2. There are multiple perspectives and we need to consider a river from all of these, taking into account the views of the water resource managers, the flood defence people, the naturalists, the historians, the anglers, the birdwatchers, the dog-walkers and the farmers.
3. Rivers are life-givers and in our modern era we need to do much more to make sure that as well as protecting that resource, we need to ensure everyone is fully aware of the importance of rivers to our lives today.
4. The rain that powers the river flows not just within the channel, but in the whole catchment and so if we are to steward our rivers we have to thin, plan and do across the whole catchment, much as we are doing in the Derwent, Wye, Lathkill and Ecclesbourne.
5. Change can happen and good practical ideas that improve the life of our rivers can be implemented, as we have seen very clearly by Warren’s work on restoring the rivers on the Haddon Estate.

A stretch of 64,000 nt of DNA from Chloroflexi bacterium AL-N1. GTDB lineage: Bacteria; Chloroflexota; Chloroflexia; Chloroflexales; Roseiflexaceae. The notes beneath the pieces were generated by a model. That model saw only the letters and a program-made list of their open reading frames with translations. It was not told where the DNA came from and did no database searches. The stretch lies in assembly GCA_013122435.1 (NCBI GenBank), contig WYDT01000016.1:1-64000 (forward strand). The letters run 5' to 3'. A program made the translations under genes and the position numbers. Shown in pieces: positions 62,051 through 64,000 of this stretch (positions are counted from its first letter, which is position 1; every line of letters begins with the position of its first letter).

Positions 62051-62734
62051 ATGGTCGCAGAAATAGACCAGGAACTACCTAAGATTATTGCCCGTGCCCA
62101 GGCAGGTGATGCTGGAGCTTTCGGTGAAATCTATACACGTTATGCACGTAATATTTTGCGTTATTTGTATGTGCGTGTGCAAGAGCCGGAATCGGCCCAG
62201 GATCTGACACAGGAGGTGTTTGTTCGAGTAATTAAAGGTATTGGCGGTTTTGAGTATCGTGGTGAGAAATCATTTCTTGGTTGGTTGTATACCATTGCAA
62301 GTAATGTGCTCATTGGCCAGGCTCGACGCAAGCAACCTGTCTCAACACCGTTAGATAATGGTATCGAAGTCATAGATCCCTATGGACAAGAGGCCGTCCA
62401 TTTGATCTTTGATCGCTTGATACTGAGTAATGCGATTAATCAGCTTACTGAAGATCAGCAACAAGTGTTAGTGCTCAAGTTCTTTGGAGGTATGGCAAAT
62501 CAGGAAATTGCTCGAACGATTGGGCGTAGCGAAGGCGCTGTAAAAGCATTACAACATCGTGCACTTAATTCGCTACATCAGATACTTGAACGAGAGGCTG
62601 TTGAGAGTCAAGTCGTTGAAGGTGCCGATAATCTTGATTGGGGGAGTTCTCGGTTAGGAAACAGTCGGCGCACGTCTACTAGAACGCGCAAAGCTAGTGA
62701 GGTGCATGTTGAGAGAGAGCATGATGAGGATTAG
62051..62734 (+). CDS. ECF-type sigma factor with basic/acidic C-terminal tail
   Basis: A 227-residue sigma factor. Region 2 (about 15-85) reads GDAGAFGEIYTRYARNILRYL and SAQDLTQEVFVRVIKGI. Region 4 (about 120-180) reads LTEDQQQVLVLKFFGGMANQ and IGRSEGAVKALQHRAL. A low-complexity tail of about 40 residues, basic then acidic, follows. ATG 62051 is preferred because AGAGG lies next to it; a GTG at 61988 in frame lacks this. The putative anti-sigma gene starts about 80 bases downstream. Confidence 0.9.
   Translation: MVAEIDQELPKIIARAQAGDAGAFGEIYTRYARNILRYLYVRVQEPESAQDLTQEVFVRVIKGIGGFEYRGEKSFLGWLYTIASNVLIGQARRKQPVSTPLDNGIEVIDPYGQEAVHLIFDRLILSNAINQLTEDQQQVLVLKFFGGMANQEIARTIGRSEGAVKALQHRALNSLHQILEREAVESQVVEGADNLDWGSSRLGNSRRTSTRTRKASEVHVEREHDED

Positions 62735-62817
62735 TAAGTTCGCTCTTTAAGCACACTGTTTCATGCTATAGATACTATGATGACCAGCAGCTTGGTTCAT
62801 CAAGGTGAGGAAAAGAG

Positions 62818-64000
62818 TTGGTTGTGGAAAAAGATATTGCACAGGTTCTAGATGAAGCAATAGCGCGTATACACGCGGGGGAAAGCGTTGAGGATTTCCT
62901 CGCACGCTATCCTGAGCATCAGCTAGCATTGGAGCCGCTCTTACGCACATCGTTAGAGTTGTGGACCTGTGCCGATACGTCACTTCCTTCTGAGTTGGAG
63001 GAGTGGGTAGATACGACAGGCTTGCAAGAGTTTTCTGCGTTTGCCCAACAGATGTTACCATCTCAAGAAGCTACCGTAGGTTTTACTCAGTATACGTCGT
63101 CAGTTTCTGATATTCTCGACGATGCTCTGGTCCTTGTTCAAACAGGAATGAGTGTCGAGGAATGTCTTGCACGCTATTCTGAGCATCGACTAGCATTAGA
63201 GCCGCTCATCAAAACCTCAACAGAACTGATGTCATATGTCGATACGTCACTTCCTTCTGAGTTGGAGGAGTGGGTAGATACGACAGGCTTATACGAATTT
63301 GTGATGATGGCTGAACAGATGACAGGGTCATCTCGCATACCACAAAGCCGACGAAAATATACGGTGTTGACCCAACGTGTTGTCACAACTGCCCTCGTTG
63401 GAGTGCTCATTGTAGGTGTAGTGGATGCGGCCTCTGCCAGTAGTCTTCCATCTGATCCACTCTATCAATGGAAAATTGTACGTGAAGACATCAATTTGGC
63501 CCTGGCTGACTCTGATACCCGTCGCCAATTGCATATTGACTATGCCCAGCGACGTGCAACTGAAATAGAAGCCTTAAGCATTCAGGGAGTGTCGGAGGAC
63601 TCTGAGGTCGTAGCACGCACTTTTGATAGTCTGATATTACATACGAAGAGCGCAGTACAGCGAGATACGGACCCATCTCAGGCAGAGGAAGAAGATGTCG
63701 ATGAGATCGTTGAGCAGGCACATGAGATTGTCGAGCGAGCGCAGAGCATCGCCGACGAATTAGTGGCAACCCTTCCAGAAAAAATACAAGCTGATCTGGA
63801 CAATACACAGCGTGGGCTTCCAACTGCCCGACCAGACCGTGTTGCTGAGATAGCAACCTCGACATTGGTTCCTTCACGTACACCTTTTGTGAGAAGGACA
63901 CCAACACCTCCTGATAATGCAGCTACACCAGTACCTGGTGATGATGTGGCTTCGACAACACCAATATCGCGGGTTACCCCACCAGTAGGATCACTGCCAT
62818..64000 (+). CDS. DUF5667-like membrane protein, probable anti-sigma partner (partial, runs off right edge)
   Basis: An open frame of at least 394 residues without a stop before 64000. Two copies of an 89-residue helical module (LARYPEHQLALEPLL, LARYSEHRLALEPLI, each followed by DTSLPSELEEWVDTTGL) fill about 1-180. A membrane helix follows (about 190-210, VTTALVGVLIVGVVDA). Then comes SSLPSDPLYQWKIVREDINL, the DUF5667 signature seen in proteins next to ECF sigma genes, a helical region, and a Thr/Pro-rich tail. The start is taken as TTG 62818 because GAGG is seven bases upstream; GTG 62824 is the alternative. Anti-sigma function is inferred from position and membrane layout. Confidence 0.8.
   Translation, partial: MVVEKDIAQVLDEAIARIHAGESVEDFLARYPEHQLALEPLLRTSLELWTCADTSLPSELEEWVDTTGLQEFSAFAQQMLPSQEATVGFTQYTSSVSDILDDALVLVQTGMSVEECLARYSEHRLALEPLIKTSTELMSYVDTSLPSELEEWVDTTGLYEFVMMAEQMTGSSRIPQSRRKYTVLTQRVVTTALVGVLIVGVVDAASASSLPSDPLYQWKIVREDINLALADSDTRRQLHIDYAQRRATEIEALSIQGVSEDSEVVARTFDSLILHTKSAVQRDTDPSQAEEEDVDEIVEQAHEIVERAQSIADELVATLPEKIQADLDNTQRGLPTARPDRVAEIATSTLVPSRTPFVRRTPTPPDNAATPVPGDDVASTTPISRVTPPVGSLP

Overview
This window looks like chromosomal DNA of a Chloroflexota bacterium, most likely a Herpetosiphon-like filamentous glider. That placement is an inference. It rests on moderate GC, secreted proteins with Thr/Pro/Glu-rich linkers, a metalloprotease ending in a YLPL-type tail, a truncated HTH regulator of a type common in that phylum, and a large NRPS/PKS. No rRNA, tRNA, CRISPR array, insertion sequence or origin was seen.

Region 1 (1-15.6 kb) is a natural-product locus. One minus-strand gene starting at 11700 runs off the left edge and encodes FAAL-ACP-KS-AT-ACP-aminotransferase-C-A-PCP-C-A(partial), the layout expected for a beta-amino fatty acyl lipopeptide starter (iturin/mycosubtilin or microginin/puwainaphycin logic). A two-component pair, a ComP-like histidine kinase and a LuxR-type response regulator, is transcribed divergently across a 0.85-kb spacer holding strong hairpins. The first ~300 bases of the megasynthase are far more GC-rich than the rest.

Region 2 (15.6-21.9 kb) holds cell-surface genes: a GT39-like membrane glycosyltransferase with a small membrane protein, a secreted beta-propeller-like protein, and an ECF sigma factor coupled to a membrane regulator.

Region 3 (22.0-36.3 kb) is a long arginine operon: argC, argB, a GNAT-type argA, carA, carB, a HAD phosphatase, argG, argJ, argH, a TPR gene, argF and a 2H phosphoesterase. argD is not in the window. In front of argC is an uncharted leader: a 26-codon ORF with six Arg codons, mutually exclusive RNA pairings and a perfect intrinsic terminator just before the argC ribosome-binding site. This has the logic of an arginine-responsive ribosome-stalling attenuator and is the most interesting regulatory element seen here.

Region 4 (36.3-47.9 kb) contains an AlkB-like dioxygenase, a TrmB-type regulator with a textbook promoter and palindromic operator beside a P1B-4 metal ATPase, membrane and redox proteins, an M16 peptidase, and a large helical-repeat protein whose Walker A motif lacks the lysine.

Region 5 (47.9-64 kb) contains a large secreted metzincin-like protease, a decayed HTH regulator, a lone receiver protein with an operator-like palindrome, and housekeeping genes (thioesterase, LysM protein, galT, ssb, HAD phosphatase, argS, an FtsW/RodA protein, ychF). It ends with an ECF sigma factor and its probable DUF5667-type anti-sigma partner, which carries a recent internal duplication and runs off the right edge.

6. We have to act locally – on the management, awareness and protection of our rivers – but also support action globally to remove the threat of the biggest challenge to our rivers, that of an unpredictable and uncontrollable change in our climate.
Finally, please buy a copy of Christine’s book and encourage anyone that you know who may be interested in rivers and the environment to do so as well. Details at www.riverintime.org.uk
This article is based on the speech I gave at the launch of ‘A River in Time’ at Haddon Hall Friday 27 September 2013. My huge thanks to Christine Gregory for inviting me to be part of that launch.